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  • Upright MRI Lumbar Spine: A Comparison Among Foraminal, Disc, and Lumbar Alignment Parameters Between Symptomatic and Asymptomatic Patients

    Final Number:

    Brian D. Stemper PhD; Ha Nguyen MD; Jamie Baisden MD

    Study Design:

    Subject Category:

    Meeting: Congress of Neurological Surgeons 2015 Annual Meeting

    Introduction: Lumbar back pain and lumbar radiculopathy are common medical diagnoses that cause extensive economic burden. Unfortunately, conventional supine MRI findings and clinical symptoms do not necessarily correlate in the lumbar spine. While supine, the lumbar lordosis is physiologically reduced with relief or reduction in pain. Moreover, nerve root compression may not be visible with MRI performed in a supine position. With upright imaging, disc pathologies or foraminal stenosis may become more salient, leading to potential nerve root compression that is not visible on supine images.

    Methods: Seventeen adults (10 asymptomatic patients and 7 symptomatic patients) were selected. A 0.6 T upright MRI scanned each patient in the upright position. Parameters were obtained from the L2/3 level to L5/S1 level, including those pertaining to the foramen (cross sectional area, height, mid-disc width, width, thickness of ligamentum flavum), the disc (bulge, height), and lumbar alignment (lordosis angle, wedge angle, lumbosacral angle, lumbar spine length). Findings were compared via pair t tests between symptomatic patients and asymptomatic patients.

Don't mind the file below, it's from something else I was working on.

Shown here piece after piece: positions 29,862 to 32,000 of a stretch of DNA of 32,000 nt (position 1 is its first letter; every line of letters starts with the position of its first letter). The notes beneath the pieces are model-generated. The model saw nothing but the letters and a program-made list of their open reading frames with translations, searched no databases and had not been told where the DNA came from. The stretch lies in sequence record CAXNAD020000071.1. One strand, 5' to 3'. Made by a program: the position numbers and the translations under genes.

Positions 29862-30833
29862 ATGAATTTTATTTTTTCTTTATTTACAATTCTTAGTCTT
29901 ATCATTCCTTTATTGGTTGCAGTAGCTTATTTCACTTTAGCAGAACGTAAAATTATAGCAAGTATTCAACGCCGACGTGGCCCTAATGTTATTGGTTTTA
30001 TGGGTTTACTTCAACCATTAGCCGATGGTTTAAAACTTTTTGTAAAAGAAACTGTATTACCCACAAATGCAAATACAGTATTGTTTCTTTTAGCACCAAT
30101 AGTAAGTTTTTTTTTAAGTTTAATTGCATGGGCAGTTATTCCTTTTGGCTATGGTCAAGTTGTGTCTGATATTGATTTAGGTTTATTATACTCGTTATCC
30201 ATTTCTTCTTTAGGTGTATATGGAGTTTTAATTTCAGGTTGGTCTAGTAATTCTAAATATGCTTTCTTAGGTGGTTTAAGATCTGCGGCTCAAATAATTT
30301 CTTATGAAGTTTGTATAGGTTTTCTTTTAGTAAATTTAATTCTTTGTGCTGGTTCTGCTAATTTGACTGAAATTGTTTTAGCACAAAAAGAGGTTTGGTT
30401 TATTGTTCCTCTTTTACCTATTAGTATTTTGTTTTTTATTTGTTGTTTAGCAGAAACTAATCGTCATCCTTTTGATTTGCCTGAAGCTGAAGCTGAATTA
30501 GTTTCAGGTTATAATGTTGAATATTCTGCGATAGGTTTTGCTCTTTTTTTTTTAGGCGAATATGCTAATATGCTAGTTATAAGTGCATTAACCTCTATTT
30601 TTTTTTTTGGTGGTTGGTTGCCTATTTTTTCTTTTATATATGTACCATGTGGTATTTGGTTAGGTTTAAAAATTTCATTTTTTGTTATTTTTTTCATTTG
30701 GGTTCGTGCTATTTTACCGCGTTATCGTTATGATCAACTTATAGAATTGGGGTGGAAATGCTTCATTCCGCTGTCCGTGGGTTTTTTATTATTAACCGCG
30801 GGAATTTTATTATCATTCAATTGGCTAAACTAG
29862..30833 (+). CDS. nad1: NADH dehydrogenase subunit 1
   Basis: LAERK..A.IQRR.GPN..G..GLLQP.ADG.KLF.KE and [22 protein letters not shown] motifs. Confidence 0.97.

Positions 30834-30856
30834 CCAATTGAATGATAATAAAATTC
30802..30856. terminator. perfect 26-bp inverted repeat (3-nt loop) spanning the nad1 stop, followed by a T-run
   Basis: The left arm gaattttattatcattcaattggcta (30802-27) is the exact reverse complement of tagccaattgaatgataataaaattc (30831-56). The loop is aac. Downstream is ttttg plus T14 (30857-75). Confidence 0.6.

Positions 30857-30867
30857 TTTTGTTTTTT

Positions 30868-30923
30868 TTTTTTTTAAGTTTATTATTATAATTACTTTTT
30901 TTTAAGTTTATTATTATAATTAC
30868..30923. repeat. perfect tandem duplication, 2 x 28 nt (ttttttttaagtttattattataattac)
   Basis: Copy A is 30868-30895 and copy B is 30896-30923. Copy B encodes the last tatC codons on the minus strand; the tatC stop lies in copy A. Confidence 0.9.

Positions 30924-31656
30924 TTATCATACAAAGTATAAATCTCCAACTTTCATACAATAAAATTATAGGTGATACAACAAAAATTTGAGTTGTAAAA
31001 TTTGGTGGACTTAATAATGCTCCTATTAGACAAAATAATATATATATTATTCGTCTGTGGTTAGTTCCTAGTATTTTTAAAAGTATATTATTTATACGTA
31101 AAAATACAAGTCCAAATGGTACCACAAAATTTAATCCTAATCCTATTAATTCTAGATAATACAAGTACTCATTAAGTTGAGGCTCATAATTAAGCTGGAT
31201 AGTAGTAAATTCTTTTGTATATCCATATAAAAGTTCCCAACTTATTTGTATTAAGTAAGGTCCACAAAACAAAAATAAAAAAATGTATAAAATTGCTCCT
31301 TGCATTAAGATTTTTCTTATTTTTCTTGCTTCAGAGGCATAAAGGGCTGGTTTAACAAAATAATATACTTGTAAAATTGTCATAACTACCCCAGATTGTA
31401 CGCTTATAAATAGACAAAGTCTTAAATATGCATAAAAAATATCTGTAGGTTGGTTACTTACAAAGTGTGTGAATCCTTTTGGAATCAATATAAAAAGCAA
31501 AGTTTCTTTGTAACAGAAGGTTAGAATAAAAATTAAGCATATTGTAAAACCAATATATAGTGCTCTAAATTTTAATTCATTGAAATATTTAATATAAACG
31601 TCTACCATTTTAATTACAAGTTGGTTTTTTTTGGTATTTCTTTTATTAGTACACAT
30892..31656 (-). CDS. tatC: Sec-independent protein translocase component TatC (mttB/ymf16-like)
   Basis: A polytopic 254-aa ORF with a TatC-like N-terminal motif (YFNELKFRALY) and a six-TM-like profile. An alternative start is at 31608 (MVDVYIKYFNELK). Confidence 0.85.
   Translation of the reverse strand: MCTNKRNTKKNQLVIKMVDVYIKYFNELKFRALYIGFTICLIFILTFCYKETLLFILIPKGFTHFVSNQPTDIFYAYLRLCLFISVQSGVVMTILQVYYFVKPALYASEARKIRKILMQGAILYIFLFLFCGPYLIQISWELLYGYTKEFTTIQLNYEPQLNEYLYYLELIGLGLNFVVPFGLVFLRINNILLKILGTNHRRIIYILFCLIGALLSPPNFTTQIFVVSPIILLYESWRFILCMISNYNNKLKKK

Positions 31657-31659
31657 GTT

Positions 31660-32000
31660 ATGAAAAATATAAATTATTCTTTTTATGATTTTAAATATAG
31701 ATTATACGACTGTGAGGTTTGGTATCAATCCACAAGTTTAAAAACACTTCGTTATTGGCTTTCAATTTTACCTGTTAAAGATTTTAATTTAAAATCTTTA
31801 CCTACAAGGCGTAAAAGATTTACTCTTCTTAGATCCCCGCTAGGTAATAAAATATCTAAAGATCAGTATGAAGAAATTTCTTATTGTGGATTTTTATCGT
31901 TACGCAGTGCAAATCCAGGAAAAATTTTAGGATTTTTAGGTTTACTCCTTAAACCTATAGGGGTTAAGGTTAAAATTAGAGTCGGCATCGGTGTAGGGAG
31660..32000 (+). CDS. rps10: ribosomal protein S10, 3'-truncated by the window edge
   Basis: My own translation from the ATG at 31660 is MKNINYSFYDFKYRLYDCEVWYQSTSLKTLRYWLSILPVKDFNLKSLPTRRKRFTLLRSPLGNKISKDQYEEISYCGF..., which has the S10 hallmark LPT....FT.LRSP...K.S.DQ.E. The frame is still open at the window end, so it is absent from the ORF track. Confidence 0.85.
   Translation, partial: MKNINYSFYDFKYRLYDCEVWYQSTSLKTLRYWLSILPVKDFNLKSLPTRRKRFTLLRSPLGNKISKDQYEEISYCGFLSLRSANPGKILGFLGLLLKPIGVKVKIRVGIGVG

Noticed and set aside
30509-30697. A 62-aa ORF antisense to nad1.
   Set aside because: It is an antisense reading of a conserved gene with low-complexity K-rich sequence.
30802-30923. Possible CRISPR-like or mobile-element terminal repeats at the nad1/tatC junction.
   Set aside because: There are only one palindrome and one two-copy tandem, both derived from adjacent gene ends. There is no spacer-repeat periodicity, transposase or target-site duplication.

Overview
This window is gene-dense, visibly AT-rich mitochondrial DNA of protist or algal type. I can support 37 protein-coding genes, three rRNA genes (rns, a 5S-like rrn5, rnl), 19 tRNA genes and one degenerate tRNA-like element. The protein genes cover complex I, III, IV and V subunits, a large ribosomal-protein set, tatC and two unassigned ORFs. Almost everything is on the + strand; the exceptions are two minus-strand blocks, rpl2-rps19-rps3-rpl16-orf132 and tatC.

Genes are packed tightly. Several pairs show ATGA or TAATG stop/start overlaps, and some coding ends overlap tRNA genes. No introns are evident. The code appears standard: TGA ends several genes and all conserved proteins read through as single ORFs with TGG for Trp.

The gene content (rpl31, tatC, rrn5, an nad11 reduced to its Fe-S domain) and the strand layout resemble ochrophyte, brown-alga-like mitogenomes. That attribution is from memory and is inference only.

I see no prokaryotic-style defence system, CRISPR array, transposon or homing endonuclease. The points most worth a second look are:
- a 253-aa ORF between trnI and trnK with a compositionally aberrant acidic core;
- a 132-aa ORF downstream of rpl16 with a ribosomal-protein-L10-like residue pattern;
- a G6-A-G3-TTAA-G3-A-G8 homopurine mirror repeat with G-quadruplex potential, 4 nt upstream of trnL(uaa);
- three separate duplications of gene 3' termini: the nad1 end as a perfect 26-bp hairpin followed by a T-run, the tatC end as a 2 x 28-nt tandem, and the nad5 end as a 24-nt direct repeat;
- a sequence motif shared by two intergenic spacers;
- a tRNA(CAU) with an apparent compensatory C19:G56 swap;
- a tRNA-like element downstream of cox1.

Results: Among foramen parameters, the foramen height was statistically larger at the L3/4 disc space for the symptomatic group; the thickness of the ligamentum flavum was statistically larger along all disc space levels in the symptomatic group. The foramen cross sectional area was statistically smaller at the L5/S1 level in the symptomatic group. Among disc parameters, the disc bulge was significantly larger at L4/5 and L5/S1 in the symptomatic group. There were no significant findings among the lumbar alignment parameters.

    Conclusions: This supports the significance of ligamentum flavum hypertrophy as a component of these symptoms. Moreover, symptomatic patients have larger disc bulge and smaller foramen cross sectional area at the lower lumbar levels. Given these findings, upright MRI may be useful to evaluate and treat symptomatic patients.

    Patient Care: This research contributes to the knowledge regarding upright MRI and highlights the potential benefits of the imaging modality to diagnose symptomatic patients. Improvement with diagnosis will improve patient education, patient management, and patient outcome.

    Learning Objectives: 1) Understand the background on upright MRI 2) Understand the potential usefulness of upright MRI for diagnosing lumbar pathologies based on differences in various parameters seen between symptomatic patients and asymptomatic patients.

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